I do know an adjective (without a noun) in this construction can be followed by a to-infinitive, as in:

  1. It is not acceptable to kill a goat in that way.

  2. It is not good to kill him here.

But, is it also grammatical to insert a noun after the adjective without changing anything else in the construction? As in:

  1. It is not a good job to kill a goat that way.

  2. It's not a wise decision to kill him here.

What I am asking about is the construction in which the to-infinitive modifies the adjective+noun, not the one in which the to-infinitive describes the perception of the doer, like:

It is not an easy question (for me) to deal with.

  • 2
    All your examples are extraposition constructions, where the infinitival clauses do not modify the adjectives or nouns, but are extraposed subjects outside the verb phrase.
    – BillJ
    Sep 21, 2019 at 6:42
  • Is it okay to put no comma before these extraposed subjects? Sep 21, 2019 at 7:21
  • 1
    Yes: No comma is required. Your examples are acceptable.
    – BillJ
    Sep 21, 2019 at 7:24
  • 1
    Hello, Fadli. It can often be difficult to isolate syntax from semantics in trickier constructions, but it's usually vital. Here, as BillJ explains clearly, your relevant examples are all sentences where the to-infinitival clause is the 'subject' and not a 'modifier' in the sentence (I've highlighted both the well-known term and the one whose meaning is usually not fully grasped by many; both are precisely (if not always consensually) defined terms in grammar). The extraposed version is more commonly used than the non-extraposed one, perhaps surprisingly (but English doesn't like ... Sep 21, 2019 at 11:09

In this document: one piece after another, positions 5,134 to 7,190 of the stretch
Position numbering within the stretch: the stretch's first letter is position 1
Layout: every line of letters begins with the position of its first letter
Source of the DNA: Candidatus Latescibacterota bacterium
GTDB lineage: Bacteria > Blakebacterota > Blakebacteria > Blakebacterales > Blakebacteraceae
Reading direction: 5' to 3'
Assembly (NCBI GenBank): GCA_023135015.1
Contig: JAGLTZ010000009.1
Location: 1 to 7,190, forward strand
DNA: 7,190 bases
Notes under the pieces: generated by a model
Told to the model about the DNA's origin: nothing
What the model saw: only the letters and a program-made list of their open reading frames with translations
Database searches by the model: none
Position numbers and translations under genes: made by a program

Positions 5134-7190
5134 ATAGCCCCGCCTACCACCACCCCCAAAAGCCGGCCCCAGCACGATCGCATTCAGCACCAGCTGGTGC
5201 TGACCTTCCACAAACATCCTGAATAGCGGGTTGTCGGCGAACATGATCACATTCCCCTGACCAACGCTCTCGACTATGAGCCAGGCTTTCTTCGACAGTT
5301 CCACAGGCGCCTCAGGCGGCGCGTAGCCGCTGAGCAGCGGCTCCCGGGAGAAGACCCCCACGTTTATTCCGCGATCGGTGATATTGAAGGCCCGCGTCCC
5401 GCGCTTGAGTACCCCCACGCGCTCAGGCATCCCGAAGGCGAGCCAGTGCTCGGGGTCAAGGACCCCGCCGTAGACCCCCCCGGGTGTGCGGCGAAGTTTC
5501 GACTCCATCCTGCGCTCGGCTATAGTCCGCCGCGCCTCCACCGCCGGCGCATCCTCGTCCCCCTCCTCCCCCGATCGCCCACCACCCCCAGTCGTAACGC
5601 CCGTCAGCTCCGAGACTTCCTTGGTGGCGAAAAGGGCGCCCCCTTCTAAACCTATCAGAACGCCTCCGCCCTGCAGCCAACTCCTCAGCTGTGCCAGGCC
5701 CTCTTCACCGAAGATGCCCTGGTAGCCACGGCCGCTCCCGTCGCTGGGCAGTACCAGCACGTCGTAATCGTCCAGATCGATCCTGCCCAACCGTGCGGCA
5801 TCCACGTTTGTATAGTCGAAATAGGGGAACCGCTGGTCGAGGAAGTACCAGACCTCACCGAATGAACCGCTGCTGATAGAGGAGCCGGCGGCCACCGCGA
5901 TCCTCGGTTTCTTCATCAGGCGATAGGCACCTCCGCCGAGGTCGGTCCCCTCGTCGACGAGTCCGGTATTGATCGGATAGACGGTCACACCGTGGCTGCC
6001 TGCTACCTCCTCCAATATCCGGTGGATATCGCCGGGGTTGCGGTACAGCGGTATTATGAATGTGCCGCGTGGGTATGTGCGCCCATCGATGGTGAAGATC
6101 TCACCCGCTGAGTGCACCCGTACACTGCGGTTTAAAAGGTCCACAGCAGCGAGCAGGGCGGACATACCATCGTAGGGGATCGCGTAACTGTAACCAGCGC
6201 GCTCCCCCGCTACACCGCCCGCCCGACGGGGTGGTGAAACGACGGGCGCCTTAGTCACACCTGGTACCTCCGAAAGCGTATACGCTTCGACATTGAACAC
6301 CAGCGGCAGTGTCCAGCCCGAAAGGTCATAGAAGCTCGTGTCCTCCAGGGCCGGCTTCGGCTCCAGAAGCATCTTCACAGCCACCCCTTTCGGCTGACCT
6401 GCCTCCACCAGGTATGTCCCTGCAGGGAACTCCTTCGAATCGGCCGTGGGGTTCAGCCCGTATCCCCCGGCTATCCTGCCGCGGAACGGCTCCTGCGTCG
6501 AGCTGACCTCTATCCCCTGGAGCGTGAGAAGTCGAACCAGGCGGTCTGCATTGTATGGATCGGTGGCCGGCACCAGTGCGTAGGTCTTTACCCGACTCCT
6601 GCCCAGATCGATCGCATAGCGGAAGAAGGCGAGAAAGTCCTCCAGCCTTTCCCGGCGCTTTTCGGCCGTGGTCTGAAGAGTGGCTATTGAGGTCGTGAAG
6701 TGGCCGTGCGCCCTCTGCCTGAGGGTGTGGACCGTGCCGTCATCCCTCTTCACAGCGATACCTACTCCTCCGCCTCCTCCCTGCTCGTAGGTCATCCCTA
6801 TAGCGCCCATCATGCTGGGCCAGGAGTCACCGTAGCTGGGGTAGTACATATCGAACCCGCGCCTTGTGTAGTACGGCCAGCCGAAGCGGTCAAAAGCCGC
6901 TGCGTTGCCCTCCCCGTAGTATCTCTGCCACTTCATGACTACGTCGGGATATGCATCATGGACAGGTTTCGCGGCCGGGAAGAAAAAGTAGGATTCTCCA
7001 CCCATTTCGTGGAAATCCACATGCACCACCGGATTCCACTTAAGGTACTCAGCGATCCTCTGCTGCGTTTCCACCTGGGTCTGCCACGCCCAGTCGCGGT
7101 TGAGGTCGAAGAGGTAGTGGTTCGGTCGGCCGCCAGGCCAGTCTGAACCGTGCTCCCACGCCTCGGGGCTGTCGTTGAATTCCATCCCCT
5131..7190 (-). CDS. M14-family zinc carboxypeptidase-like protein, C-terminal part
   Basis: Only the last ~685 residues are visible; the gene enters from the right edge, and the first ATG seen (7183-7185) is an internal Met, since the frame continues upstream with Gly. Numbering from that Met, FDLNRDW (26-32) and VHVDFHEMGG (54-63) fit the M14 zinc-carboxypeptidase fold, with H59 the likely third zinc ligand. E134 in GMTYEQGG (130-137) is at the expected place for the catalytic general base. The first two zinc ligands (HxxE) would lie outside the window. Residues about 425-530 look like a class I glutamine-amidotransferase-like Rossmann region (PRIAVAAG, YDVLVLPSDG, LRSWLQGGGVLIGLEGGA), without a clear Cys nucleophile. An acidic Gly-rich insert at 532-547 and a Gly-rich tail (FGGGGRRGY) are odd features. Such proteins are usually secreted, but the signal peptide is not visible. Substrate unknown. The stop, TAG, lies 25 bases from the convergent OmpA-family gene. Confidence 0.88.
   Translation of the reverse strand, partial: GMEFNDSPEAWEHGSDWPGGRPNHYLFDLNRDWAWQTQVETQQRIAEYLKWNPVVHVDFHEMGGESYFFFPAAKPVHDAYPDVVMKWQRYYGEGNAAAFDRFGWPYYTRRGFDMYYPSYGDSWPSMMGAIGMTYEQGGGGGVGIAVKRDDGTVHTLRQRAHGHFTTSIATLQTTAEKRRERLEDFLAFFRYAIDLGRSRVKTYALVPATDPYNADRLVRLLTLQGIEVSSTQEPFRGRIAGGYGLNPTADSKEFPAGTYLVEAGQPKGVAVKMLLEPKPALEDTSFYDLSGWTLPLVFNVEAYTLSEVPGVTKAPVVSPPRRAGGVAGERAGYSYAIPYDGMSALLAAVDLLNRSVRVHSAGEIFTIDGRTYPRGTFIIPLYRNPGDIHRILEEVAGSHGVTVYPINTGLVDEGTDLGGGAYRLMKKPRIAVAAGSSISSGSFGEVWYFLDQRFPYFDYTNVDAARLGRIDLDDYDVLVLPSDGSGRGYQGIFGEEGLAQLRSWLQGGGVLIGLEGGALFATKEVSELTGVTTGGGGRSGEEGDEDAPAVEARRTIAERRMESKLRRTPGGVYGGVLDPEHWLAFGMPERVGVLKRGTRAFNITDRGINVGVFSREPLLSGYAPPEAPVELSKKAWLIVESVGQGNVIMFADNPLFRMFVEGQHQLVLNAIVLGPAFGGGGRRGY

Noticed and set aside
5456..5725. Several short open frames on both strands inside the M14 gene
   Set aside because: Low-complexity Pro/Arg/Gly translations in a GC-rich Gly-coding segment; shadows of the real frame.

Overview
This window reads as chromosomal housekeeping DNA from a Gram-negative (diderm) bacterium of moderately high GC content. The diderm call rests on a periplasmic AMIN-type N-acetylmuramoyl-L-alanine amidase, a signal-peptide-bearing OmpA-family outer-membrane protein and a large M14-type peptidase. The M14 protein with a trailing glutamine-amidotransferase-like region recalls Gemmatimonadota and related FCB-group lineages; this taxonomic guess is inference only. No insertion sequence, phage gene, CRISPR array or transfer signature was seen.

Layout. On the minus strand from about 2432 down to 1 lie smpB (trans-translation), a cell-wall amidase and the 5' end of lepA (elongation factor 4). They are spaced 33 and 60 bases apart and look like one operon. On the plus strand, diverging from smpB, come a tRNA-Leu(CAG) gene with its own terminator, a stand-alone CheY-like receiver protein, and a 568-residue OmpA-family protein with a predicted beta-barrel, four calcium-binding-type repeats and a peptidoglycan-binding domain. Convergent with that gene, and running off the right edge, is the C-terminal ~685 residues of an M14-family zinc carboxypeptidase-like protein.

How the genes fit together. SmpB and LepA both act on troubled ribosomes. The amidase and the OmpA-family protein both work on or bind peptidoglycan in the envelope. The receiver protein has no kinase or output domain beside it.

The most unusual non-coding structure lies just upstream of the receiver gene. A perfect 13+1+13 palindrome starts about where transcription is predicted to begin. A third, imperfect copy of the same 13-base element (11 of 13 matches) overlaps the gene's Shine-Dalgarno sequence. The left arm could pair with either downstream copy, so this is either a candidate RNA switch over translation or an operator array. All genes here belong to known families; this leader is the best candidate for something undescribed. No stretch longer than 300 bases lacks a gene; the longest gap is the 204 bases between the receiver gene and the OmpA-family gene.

• 1
    long subjects). // Your discounted example (I've tinkered with it to make a more natural-sounding but equivalent sentence) is structurally different. Here, the to-infinitival clause (together with the adjective) arguably mirrors a relative clause: It was not a question that was easy to deal with / It was not an easy-to-deal-with question (don't use that version – it's just to illustrate the point), and it could be said to modify the adjective. Sep 21, 2019 at 11:17

1 Answer 1


It is not good / a wise decision [to kill him here].

Your example is acceptable, but the infinitival clause does not modify "good" or "wise decision". This is a subject extraposition construction where the subordinate clause is an extraposed subject, outside the verb phrase.

The non-extraposed equivalent would be:

[To kill him here] is not good / a wise decision.

Here, the infinitival clause is not a modifier, but subject of the sentence.

The same applies to your other examples.

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